I am an artist and researcher currently pursuing a PhD at USC in media arts and practices. I have worked primarily with sound for the last several years. I am currently in northern Idaho, in the panhandle, sitting in my mother's greenhouse.
First I want to create a high level flyby of all the entangled concepts and references that has brought us together for the context of this exhibition called Plant Based. When you first approached me and I was asking about the scope of the exhibition you mentioned everything from Braiding Sweetgrass and aboriginal ways of communing with plants to shamanic practices, the esoteric work of Terrence McKenna, and the internalization or integration of a plant sentience into the human mind. This might also be considered an externalization or projection of a human sentience onto other beings, or things, and evokes the age-old conversation about animism and panpsychism. To be clear, by sentience I mean to refer to self-awareness, reflexivity, a self consciousness that leads to the formation of a collective conscience.
People expressing their opinions online with their money? Is that what it is? How do you trust someone that you’ve never known IRL when you don’t know if they’re using their real name, or if anything that they tell you is trustworthy, or if they are even human? I imagine that hard and soft used in this way comes from the cultures of science and technology, right? Thinking about religion, what comes to mind is Moses descending from Mount Sinai carrying stone tablets, the Word of God written as codified commandments… Was that Moses? God’s voice is the creation and destruction of the universe, so how did Moses even hear the creator in the first place? Could there be a more humble or self-deprecating way of proceeding — in a Wittgensteinian sense — where the code remains law while we exercise humility before the fallacious or tragic reliance upon that code, to recognize the imperfection and act in accordance to an understanding of the imperfection of the code?
Last time we realized that we needed to identify possible access points for how to enter into the content of the Web3-DAO community that we’ve been ruminating on for the last few months. How can the questions we have generated be put to use? Where would the most interesting results be generated? Does it require interacting with the system in certain ways? If so, how would we identify those ways? What kind of virus would we plant, or what kind of intervention might we perform? What kind of language might we craft to interface with the latent ideologies? How might we shift or modify the direction of the conversation? If we could summon the power to change things, how would we go about it? Where would we go about it? Where is the entry point for us to begin a perspectival shift, or an ontological pivot? How can we use the means at our disposal to contemplate an alternative design language? What part would we change?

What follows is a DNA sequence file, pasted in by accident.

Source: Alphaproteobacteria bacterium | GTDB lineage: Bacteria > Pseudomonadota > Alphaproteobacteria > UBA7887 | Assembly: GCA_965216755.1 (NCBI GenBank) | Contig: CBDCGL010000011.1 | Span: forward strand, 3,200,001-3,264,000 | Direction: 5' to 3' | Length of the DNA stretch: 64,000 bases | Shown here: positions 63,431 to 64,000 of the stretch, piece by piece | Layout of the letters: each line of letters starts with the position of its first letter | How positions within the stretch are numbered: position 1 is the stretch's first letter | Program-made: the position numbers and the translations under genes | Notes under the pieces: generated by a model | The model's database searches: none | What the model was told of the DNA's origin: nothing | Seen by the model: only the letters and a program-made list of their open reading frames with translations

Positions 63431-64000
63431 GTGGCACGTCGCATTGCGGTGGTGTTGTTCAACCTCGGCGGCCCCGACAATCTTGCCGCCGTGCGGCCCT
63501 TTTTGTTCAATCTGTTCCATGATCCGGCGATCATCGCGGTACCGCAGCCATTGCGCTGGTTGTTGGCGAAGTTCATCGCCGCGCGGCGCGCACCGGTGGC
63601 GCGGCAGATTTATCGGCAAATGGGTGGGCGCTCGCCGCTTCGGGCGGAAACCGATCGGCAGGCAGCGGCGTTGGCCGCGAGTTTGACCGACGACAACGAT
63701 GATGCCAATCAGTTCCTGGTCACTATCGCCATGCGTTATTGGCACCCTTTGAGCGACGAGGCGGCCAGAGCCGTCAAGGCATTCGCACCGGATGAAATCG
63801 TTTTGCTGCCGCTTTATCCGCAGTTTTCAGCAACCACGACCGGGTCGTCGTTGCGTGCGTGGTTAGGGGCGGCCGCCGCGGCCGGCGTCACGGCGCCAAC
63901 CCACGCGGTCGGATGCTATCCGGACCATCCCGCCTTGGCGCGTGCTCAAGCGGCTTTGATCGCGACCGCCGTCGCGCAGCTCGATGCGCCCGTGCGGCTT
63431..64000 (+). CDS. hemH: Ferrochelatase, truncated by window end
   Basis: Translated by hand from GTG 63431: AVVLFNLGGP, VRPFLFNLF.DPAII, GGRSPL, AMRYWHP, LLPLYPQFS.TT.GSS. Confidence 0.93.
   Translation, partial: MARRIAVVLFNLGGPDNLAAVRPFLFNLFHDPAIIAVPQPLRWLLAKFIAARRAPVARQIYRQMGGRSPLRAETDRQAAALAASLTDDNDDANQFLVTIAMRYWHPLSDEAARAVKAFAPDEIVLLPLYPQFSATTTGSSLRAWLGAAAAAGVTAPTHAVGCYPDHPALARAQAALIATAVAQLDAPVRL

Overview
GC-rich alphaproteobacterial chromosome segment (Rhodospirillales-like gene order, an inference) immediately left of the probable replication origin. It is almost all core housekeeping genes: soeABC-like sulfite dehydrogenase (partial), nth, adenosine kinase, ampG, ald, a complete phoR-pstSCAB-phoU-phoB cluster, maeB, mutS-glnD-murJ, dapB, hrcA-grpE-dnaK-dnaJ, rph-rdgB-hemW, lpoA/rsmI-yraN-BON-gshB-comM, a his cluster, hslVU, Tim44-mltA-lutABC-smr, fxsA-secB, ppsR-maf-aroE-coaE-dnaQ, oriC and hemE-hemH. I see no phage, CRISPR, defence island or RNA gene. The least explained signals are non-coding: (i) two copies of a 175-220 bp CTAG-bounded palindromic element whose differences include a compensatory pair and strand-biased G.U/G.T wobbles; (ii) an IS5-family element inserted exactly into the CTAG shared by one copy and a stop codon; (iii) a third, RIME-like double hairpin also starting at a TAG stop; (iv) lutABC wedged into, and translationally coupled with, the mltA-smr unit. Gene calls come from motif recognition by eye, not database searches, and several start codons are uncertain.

Let’s begin with an introduction of what we perceive to be the goals of our talk today. We recognize, each in our own way, the need to design better questions to continue to uncover the most pertinent and prescient problems. I’m not sure where this will lead us, but as always, I am supremely confident that we will end up somewhere interesting.
Shamans and mystics and people that are spiritually developed have known for a very long time that we’re connected to the whole. We’re not separate; never have been, never will be, it’s impossible. There’s a field of energy behind everything manifested in matter. This is one of the really difficult ideas that physicists discovered about reality. Quantum mechanics extends some of the most rigorously tested, researched, and validated ideas that have come along through the history of civilization. That field is just crammed with knowledge about everything you could possibly imagine. Shamans and spiritually developed persons can go into their heart to interface with that information and come to know things. There are still lots of scientists that don’t want to face the uncertainty about the nature of reality.
In the last installment, Anon and I attempted to uncover and articulate power dynamics within governance modalities in relation to privacy and sovereignty. I found myself caught up in considering the power dynamics of this project and it has given me pause. I’m still reverberating in the aftermath of that conversation and I’m a little disoriented in how to proceed from here. This morning, when I was thinking about what you and I might talk about today in relation to all the other DeathGuild conversations, I thought we might approach confusion and disorientation as a tactic — or a therapy — for preparing ourselves to think differently. This can be painful, or at least uncomfortable. It requires a certain maturity to be humble enough to recognize that even though it might seem at moments so essential to take great risks, because great risks offer great potential for radical change, there are also consequences.